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Children's LiteratureHorowitz launches his "Diamond Brothers" mystery series with a funny and clever spoof of Bogart-inspired private-eye detective films. Bogart references abound, from the title (the Falcon is a crime lord, who has hidden the secret to his diamond stash in a box of "Malteasers," malted-milk chocolate candies), to the appearance of a world-weary cabaret singer named Lauren Bacardi who performs at the Casablanca Club. Thirteen-year-old Nick's older brother, Herbert (aka Tim Diamond), is a disastrously incompetent private detective, aided in solving the mystery of the hidden diamonds at every point by his sharp-eyed and sarcastic younger sibling. Horowitz provides a gallery of the usual sorts of eccentric suspects—a dead dwarf, a crazed criminal professor "who invented computer fraud five years before someone invented the computer," German thugs in matching suits named Gott and Himmel, and the oddly thin "Fat Man" who poisons London's pigeons just for fun. There are grisly murders aplenty (including one of a department-store Santa), and lots of seedy London atmosphere (though why everyone deals in dollars rather than pounds is a puzzle). Nick narrates the story in an amusing, breezy style: "I wish someone had told me it was Knock Out Nick Diamond Week in London"; "I've got better things to spend my pocket money on. New pockets, for example." The ingeniously plotted finale should leave young readers (at least, those who aren't averse to encountering a multiplicity of corpses) looking forward to the next installment of Nick's adventures. 2004 (orig. 1995), Philomel, Ages 9 to 12.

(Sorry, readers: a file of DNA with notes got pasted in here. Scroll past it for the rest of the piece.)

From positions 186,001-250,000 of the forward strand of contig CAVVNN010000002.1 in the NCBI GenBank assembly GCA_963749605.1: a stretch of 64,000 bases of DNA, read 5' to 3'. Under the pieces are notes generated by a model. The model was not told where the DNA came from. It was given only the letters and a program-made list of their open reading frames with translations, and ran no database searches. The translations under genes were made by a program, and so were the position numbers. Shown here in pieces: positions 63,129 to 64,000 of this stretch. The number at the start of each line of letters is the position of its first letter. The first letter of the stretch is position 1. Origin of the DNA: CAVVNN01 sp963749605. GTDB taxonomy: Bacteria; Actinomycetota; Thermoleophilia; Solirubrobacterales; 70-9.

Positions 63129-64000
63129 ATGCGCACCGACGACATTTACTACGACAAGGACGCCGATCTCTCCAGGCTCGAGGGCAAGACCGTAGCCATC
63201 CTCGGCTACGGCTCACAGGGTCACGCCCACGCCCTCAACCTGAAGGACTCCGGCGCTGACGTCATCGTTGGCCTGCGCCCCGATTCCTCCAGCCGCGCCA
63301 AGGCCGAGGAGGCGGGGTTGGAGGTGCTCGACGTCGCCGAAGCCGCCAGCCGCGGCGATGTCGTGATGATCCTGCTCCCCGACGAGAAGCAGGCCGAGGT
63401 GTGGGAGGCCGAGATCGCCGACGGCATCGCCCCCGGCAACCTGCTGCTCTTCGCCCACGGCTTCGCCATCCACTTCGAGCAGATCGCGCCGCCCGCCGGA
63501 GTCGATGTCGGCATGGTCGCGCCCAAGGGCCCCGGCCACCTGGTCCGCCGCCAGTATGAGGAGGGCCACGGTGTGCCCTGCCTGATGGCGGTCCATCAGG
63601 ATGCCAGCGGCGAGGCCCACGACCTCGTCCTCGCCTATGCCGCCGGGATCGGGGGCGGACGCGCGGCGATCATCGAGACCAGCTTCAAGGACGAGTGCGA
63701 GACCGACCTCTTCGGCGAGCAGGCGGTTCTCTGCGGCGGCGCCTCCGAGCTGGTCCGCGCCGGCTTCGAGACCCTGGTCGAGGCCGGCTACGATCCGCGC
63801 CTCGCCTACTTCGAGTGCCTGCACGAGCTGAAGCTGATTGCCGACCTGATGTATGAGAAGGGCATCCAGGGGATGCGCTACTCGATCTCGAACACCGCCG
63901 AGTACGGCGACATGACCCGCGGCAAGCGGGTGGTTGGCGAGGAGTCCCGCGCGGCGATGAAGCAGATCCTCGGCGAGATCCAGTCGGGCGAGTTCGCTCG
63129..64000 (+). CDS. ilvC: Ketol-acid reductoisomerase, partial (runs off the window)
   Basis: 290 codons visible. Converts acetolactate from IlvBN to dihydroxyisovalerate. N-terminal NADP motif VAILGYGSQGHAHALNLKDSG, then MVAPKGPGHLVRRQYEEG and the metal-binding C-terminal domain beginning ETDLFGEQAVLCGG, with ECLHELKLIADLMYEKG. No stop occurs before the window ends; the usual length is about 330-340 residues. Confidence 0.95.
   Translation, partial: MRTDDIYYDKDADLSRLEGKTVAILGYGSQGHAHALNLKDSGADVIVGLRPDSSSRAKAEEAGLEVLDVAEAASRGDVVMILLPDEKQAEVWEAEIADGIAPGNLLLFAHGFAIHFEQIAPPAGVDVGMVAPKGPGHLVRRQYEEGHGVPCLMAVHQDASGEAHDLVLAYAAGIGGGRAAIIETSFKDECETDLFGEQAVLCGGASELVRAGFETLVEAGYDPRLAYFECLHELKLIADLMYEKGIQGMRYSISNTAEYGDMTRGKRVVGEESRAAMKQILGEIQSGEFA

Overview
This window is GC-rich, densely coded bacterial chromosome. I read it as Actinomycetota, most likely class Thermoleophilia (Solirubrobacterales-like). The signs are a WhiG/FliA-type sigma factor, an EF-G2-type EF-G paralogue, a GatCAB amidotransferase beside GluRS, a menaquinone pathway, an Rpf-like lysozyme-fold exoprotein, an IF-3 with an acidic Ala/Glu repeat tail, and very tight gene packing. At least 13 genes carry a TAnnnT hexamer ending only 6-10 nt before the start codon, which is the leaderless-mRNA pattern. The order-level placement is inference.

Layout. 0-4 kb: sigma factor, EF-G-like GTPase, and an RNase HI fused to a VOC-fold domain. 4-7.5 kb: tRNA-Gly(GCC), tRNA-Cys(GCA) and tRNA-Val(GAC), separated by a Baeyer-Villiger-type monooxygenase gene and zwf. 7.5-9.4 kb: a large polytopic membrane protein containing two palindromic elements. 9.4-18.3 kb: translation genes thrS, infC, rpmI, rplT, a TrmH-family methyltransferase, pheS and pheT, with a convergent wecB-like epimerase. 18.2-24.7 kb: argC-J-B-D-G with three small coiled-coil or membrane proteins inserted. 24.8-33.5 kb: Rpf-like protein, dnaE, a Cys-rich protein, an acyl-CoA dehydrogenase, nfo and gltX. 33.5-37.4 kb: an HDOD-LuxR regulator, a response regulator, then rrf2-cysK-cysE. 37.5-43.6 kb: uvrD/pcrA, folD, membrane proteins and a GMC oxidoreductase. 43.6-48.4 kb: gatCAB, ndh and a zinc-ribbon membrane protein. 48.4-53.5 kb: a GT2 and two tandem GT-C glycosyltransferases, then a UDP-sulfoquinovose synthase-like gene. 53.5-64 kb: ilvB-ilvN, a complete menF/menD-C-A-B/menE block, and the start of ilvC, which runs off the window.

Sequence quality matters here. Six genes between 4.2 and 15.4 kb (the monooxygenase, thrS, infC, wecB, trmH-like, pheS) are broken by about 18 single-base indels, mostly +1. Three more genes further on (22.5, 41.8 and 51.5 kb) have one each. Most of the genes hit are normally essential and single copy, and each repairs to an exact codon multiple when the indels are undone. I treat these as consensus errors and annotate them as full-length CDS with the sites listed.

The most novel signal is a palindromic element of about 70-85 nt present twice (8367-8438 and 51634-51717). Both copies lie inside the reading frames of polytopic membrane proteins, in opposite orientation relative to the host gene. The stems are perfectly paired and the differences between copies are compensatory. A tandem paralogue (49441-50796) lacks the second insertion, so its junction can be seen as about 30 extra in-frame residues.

—Claudia Mills, Ph.D.